Filippo Inzaghi wasted little time securing the signing of Jeremy Menez from Paris Saint-Germain this summer, personally meeting with Menez in Ibiza to convince him to join the Rossoneri's latest project.
Given that Inzaghi had yet to even be confirmed as former Milan boss Clarence Seedorf's successor at the time of said meeting, it is clear that he possesses a high opinion of Menez's talents as a footballer. The Italian acted with urgency to tie him up before a rival could do the same.
Inzaghi has discussed his preference for a shift away from Seedorf's attack-minded 4-2-3-1 formation.
"I will try to bring my own methods. I like 4-3-3 or 4-4-2," he stated to reporters last week (via Football Italia).
It is clear that Inzaghi has a vision in mind as he ushers Milan into a new era, and it is certainly telling that he moved for Menez in such quick fashion.
For all the discussion about signing attacking players like Alessio Cerci and Ezequiel Lavezzi—as reported by Sky Sports' Nadia Carminati and Sky Sport Italia (h/t Forza Italian Football), respectively—it is worth considering whether Milan will really stump up the cash required to sign a player of that caliber when Menez has just arrived.
Presumably, Menez was given some guarantees that he would receive the kind of playing time he sorely lacked at PSG (he only made seven Ligue 1 starts and one Champions League start).
The most interesting aspect about Menez is that he seems a logical fit as a right winger opposite Stephan El Shaarawy; the right flank also happens to be the natural position for Cerci or Lavezzi.
While most Milan fans would jump at the prospect of the team making a splash for one of these players, it seems unlikely that any arrivals would necessarily push Menez out of the reckoning for regular playing time.
In the new era of fiscal responsibility at Milan, the fact that Menez was a free transfer follows trends that have been in play for years now—Kaka, Michael Essien, Michael Agazzi, Alex and Menez are but a few of the free transfers Milan have made just in the past year.
Whether Milan fans like it or not, Menez is going to play a big role on the right side of the attack this year.
In the aforementioned 4-3-3, he would be a right-winger, with El Shaarawy supporting Mario Balotelli up front.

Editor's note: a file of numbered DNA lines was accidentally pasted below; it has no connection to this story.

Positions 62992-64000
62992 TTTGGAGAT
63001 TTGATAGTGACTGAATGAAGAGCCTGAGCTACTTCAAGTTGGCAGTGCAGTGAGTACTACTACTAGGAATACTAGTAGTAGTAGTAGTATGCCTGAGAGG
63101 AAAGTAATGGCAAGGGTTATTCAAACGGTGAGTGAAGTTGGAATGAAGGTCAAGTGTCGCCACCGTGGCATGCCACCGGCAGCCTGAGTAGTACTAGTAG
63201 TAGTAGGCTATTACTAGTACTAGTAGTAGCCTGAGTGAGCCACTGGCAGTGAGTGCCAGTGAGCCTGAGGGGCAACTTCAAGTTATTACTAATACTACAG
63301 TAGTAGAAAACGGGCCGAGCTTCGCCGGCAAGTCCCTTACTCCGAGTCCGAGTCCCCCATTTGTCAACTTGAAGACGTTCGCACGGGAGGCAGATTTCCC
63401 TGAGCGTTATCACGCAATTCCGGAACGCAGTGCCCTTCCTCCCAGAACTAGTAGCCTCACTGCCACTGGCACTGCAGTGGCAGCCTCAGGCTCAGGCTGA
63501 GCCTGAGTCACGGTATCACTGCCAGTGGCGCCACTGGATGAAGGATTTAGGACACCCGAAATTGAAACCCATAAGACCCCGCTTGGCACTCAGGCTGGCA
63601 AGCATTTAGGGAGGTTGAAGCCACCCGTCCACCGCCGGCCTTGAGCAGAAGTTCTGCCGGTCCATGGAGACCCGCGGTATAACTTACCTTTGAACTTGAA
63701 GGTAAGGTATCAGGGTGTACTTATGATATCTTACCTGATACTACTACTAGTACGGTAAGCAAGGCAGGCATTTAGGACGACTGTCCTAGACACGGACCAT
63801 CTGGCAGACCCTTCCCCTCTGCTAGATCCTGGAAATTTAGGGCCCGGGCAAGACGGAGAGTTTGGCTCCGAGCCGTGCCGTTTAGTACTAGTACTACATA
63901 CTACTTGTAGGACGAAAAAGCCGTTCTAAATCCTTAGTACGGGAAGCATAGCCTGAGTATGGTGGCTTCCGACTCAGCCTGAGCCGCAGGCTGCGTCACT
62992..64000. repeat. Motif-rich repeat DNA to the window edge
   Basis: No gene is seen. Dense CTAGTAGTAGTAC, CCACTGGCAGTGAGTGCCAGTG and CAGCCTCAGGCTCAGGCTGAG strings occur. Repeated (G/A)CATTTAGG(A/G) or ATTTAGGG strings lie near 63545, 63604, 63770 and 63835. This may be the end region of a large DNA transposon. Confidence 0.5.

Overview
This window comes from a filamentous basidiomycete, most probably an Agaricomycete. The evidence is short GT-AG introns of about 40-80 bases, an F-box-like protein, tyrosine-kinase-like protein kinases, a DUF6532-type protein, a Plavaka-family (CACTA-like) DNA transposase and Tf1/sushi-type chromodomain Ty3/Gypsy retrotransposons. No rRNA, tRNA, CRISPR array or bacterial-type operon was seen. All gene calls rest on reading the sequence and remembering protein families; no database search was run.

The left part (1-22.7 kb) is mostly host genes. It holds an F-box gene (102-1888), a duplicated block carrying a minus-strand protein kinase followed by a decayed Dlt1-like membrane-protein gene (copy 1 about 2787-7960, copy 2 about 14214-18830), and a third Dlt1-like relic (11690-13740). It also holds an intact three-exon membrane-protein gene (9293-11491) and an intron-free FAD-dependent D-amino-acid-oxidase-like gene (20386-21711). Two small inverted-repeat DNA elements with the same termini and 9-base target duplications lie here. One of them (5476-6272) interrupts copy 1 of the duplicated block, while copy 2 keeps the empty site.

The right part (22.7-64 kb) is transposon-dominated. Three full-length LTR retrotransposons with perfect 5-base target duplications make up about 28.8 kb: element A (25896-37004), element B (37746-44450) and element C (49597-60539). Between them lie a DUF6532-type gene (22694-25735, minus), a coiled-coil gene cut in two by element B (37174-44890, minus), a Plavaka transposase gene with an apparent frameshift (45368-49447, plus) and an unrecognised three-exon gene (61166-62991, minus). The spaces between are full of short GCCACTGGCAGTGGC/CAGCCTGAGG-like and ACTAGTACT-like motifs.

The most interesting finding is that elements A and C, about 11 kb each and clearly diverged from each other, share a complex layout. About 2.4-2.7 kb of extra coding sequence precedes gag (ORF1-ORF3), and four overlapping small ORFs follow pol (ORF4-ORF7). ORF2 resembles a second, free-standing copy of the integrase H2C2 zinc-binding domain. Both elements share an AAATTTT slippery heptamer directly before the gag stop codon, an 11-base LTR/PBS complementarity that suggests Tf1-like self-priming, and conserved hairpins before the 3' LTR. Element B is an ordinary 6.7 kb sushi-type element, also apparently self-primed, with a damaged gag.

Were Inzaghi to opt for an occasional 4-4-2, he would be a fit as the right midfielder. While he garnered a reputation for being lazy at times during his previous stint in Italy with AS Roma, he appears to have matured and developed a penchant for tracking back to help the defense.
Of course, his linkage with Milan's right-back will be important, and Milan currently employ two of the brightest attacking full-backs in Italy right now in Mattia De Sciglio and Ignazio Abate.
Whether De Sciglio will play at right-back and directly link up with Menez is under question pending Milan's search for a solution at the left-back position.
Domenico Criscito has been linked to the Rossoneri by La Gazzetta dello Sport (h/t Football Italia), and his arrival would likely end Abate's days in Milan and give De Sciglio the permanent job at right-back.
Either way, Menez and El Shaarawy will need to help back on defense more than usual in order to protect Milan's limited midfield.
Menez, for his part, has displayed a professional attitude toward his move so far.
"I will give my best to prove that I have improved and matured," he told reporters at his official unveiling last week (via Football Italia), "I am back in Italy after a couple of years and I hope to show everyone my skills and to entertain the fans."
It would be vital to Milan's cause if Menez is able to back up his words with strong play on the field. Early indications are pointing in the right direction in that regard.
As such, it would be wise for Milan to allow Menez to prove himself, irrespective of whether another, flashier signing arrives to bolster the attack.
Small steps are being taken to correct past failures at Milan, and the hope remains that Menez will play a role in bringing Milan back to European competition.
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